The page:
And yet, Democratic challenger retired Air Force Maj. Gen. and former businessman Irv Halter is mounting a campaign to pull off the impossible—to unseat the incumbent Republican in this Republican district.
“It’s an uphill battle—no doubt about that,” said Ethan Susseles, Halter’s campaign manager, “but when you dig a little deeper and talk to people here, you can see that with the right candidate running, anyone is willing to vote across party lines.”
In many ways, Halter is a classic blue dog Democrat, but in other ways, his policy positions are more in line with the GOP’s. He advocates for a “repeal and replace” strategy when it comes to Obamacare. He supports building the Keystone XL pipeline as soon as possible. He says our tax code should not “penalize success.” But when it comes down to it, Halter fundamentally believes government has an active role in improving the lives of citizens.
“I was a lifelong Republican—I voted along those lines for much of my life, ” Halter said, “I didn’t so much leave the Republican party, as they left me. I became a Democrat because they allow a much broader set of views inside their tent.”
The challenge for Halter’s campaign is to frame the election in terms of issues, character and competence, not in terms of party affiliation. To do that, Halter has been on the road, talking to constituents in all corners of the district.
“We have to appeal to a large swath of Republican voters,” said Susseles, “but parties do not define who he is.”
Executive director of the El Paso County Democrats Christy Lelait agrees that “party affiliation is not the be all end all” in the 5th. Local Dems are working to “counter this idea that Doug Lamborn can’t be touched,” she said, citing increasingly competitive primaries as indicative of the congressman’s vulnerability.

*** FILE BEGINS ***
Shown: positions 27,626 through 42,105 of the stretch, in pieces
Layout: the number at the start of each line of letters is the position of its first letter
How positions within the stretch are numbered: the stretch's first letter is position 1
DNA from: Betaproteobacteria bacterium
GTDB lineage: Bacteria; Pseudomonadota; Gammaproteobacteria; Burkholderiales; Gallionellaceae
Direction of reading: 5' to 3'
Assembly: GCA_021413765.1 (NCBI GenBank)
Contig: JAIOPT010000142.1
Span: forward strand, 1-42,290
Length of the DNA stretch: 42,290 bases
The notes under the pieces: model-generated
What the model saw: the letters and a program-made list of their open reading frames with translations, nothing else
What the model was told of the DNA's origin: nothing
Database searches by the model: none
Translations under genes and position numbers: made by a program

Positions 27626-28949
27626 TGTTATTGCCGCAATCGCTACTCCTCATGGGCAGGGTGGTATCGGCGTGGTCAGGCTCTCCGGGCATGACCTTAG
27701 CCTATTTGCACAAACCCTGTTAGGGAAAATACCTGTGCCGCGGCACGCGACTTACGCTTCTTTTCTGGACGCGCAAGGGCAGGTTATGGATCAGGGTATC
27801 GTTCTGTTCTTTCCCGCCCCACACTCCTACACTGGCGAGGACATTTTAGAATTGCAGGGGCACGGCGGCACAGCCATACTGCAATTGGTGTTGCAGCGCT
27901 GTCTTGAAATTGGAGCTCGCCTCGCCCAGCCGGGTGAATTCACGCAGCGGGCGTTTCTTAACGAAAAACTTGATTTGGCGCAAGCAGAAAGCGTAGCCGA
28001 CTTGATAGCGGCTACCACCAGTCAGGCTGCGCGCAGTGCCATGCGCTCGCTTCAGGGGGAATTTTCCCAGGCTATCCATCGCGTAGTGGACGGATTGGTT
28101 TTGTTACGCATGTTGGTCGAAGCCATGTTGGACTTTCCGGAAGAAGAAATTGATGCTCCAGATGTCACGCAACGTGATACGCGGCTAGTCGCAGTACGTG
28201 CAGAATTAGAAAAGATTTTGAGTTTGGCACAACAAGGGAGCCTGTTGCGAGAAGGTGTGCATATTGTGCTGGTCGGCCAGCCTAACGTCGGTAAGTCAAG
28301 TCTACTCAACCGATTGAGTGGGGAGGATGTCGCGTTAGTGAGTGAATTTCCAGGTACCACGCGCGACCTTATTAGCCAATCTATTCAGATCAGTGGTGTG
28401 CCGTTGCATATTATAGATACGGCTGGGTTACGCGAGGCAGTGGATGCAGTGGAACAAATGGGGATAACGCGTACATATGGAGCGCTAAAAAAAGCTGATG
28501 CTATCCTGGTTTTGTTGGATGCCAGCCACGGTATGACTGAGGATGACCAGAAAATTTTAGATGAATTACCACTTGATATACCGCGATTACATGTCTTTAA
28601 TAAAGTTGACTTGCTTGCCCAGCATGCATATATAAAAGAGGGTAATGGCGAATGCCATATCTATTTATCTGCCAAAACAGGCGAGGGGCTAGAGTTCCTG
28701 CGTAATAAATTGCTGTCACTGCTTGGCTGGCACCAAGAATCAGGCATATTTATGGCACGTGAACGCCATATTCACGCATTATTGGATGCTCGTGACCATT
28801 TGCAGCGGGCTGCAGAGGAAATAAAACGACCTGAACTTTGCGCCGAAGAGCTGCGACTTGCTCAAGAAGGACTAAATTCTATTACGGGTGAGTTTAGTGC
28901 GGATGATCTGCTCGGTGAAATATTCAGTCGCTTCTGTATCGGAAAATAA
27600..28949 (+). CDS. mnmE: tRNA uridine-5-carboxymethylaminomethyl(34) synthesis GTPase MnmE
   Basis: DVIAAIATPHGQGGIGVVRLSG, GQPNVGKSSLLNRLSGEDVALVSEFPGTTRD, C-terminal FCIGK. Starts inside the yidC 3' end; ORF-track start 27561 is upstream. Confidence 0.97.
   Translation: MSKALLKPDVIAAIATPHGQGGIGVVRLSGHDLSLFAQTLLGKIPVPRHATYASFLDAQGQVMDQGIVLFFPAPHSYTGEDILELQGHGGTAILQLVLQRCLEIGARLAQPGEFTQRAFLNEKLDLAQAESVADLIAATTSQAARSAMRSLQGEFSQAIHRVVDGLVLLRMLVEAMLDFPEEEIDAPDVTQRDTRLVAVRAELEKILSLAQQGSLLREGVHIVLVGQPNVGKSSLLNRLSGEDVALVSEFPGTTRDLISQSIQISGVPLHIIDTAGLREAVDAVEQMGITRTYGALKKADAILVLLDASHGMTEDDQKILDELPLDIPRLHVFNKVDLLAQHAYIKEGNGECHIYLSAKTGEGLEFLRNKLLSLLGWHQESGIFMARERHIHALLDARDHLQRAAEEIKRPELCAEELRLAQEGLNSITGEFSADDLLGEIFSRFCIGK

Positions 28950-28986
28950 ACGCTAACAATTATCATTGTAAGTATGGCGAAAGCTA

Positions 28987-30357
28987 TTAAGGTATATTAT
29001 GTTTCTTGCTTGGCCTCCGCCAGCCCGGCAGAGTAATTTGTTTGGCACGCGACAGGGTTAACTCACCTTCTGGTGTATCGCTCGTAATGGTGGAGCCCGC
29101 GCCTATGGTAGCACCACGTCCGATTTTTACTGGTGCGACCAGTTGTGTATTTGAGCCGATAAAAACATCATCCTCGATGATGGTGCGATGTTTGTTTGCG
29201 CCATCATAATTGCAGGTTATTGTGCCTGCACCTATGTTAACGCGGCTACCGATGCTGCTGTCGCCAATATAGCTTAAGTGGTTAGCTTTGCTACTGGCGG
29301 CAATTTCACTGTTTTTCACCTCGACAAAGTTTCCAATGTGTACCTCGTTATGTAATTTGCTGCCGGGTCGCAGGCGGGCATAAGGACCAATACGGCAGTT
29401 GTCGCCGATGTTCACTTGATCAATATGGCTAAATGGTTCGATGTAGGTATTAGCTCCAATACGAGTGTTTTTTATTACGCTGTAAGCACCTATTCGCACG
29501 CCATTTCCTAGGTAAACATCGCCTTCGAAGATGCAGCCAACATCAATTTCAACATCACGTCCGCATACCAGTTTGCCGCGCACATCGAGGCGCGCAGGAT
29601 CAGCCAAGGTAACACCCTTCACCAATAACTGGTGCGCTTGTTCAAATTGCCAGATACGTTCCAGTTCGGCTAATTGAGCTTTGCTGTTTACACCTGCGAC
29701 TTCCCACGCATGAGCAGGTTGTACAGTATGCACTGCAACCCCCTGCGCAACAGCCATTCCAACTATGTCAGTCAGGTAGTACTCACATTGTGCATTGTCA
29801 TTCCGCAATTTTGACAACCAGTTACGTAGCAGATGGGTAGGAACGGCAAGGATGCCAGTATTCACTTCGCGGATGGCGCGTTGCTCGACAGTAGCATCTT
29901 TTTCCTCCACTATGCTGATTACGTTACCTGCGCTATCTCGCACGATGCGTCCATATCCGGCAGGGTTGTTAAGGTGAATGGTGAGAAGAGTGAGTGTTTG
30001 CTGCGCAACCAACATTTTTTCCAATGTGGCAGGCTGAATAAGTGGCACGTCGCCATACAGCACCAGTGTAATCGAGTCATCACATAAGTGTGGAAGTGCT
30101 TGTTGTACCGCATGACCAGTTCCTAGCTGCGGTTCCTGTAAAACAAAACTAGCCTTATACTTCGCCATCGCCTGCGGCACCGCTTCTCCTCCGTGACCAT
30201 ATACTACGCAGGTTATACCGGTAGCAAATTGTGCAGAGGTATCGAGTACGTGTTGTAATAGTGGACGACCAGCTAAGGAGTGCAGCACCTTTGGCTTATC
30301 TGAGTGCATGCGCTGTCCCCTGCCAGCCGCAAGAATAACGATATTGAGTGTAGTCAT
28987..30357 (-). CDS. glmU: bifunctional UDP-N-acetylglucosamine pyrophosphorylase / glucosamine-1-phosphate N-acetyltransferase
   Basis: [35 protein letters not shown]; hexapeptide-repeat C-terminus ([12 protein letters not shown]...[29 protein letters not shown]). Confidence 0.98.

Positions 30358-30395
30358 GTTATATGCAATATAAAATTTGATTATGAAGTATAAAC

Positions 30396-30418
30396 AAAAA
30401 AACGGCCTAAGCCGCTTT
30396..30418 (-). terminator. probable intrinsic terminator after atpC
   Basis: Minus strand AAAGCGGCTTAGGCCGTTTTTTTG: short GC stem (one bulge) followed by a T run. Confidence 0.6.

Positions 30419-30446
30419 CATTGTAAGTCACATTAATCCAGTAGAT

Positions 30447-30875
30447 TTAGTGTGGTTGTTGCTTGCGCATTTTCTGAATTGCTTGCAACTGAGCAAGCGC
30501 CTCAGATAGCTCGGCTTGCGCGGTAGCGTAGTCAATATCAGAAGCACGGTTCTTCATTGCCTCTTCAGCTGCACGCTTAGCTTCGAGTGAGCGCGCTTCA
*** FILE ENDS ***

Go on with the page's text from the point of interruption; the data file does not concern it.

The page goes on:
Lelait campaigned for Lt. Col. Hal Bidlack, Lamborn’s Democratic challenger in 2008. Bidlack had a similar Air Force background and blue dog reputation as Halter, but didn’t quite get 40 percent of the vote.
“Every year someone comes along who’s willing to run,” Loevy said. “These people are not serious politicians because no serious politician would take a 60/40 loss and expect to have any position in the party or in state politics after such a defeat.”
Bidlack was elected chair of the El Paso County Democratic Party in 2010 and currently works on Senator Michael Bennet’s staff as a constituent advocate for veterans and military affairs. But it’s true that other Democratic candidates in Colorado’s 5th have been more obscure. One is an online bookseller. One raised $0. One is a donkey racer/documentary filmmaker.